The biggest takeaway from the Democratic Party’s recent presidential debate – particularly in light of the recent attacks in Paris – comes in learning who they will or will not demonize, and whether the media will let them get away with it.
Everyone remembers Martin O’Malley’s reference to “that immigration-bashing carnival barker, Donald Trump.” It’s no surprise that Democrats excoriate Trump. For one, he deserves it: his description of Mexican illegal immigrants as being mostly rapists, criminals, and drug-dealers was false and inflammatory. The media covered that name-calling from every angle, and Democrats are right to stand against it.
(Though keep in mind that Democrats – for example, President Barack Obama – have dismissed as “anti-immigrant” pretty much everyone who opposes so-called “comprehensive immigration reform,” regardless of whether or not they’ve said anything like what Trump did.)
Democratic presidential candidates Bernie Sanders, left, Hillary Rodham Clinton and Martin O'Malley take the stage before a Democratic presidential primary debate, Saturday, Nov. 14, 2015, in Des Moines, Iowa. (AP Photo/Charlie Neibergall)
So, as Democrats choose their presidential candidate, derisive generalizations about illegal immigrants are off-limits. Fair enough.
Democrats are also against stereotyping Muslims, though they have an arbitrary standard about what rhetoric is over the line. For instance, Hillary Clinton wouldn’t say that we’re at war with “radical Islam” because that implies we’re at war with Islam and all Muslims.
But she’s wrong, declaring war on radical Islam doesn’t imply anything of the sort. Fighting radical Islam only means fighting Muslims who use terror in the name of religion: Muslims who practice their religion peacefully aren’t radicals and aren’t the ones being targeted. In fact, peaceful Muslims are victims of radical ones perhaps as much as anyone else.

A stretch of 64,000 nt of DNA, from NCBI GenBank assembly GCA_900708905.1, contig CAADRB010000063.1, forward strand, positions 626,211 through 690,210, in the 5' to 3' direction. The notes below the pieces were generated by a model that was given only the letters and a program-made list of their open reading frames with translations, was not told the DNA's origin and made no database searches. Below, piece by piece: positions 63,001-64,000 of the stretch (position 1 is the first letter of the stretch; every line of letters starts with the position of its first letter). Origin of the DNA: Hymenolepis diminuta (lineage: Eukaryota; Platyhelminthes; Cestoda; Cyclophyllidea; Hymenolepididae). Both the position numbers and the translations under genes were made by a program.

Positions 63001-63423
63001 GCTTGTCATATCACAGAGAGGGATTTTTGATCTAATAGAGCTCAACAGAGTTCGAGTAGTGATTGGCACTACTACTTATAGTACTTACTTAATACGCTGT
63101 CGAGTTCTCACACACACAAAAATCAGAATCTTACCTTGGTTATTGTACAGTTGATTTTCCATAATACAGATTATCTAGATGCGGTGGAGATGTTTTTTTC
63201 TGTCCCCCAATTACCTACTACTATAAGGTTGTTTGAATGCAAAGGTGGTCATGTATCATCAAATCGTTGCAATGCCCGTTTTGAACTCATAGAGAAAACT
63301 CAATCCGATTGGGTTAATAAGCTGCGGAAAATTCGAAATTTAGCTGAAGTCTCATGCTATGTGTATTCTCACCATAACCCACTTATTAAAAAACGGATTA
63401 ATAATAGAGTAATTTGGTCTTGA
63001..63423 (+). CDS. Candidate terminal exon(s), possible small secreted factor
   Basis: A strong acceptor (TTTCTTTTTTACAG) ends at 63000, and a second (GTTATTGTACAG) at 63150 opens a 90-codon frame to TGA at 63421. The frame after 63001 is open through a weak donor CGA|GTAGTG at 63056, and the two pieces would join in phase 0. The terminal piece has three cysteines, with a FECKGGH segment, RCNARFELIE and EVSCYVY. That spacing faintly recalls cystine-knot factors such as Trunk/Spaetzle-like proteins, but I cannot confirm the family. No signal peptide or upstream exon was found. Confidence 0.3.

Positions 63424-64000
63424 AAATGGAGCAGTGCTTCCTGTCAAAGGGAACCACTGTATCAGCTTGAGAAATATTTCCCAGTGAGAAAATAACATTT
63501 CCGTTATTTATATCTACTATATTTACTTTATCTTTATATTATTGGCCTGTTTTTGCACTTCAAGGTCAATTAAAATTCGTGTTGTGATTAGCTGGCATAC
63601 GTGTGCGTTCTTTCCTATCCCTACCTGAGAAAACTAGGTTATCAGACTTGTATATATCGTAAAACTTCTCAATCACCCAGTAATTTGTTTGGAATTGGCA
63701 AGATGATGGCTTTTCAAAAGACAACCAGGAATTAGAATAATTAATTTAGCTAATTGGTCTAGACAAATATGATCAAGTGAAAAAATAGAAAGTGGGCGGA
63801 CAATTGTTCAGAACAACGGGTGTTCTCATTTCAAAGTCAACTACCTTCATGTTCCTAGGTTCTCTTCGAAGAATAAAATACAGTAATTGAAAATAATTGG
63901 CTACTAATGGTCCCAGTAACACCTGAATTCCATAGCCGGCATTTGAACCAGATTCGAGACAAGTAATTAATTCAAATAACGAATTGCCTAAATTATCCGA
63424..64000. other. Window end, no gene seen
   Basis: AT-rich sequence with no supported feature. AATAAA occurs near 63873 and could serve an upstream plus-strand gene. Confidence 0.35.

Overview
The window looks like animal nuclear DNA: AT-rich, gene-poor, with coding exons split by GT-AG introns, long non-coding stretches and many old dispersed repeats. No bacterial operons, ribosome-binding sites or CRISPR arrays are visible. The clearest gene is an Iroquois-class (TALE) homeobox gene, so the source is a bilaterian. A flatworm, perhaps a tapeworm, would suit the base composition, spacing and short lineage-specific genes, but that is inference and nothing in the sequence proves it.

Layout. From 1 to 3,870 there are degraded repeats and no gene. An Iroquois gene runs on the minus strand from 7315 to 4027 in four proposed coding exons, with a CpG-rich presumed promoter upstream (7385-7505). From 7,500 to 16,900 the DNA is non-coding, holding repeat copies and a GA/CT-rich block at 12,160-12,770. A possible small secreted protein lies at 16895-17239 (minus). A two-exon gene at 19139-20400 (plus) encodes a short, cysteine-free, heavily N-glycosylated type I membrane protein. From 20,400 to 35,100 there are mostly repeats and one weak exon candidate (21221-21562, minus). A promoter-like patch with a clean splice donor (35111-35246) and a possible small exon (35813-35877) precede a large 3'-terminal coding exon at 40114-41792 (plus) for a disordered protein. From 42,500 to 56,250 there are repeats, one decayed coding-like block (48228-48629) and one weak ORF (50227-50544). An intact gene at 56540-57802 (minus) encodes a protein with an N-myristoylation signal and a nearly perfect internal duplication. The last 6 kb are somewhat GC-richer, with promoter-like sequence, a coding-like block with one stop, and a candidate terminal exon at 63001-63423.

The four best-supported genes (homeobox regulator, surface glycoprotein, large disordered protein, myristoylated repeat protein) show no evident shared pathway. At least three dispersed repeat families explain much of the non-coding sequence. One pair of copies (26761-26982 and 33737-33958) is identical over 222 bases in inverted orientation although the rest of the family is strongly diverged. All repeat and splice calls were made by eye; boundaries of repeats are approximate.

Given that Clinton is perfectly fine saying we’re fighting “jihadists” – a distinctively Islamic term – I don’t see any reason why she couldn’t also be comfortable saying we’re fighting radical Islam. It’s inconsistent, but whatever, we don’t want to stereotype all Muslims as terrorists or all terrorists as Muslims, and we don’t want to deride illegal immigrants, I’m on board with that.
Here’s where they lose me:
“The business model of Wall Street is fraud. That's what it is. … Their business model is greed and fraud.”
Thank you, Bernie Sanders. Up until now, I thought the financial sector was like most other industries in the United States, staffed by a mix of good, bad, and benign people providing services that are sometimes beneficial, sometimes counterfeit, sometimes “meh.”
Apparently, I was wrong: Inspector Sanders has determined that everyone in finance is a criminal. They might as well be peddling other deceptions, like fizzy tablets that “boost your immune system,” male enhancement pills (I’m not speaking from personal experience – really! – but I hear they don’t work), or Scientology (yes, I said it).
But it’s not just that Sanders said it, it’s that his words were met with applause from the audience, and received virtually no push-back whatsoever. Not from the moderators, not from the media. (It’s not like this is the first time Sanders has said this, either.)
In fact, the only resistance Sanders met was from O’Malley, who countered that, “there's lots of good people that work in finance.” Notice that O’Malley didn’t get any applause, or press coverage. Sorry, that’s wrong, the press covered O’Malley’s trash-talking of Donald Trump to the hilt. Coverage of O’Malley’s protest of Sanders’ invective? Blink and you missed it.
So, it’s not OK to demonize Muslims or immigrants, but it’s perfectly fine to demonize Americans who work on Wall Street or the financial sector. You won’t be called out for it, and the audience will actually urge you on.
That’s where the Democratic Party – and the media – stand today.
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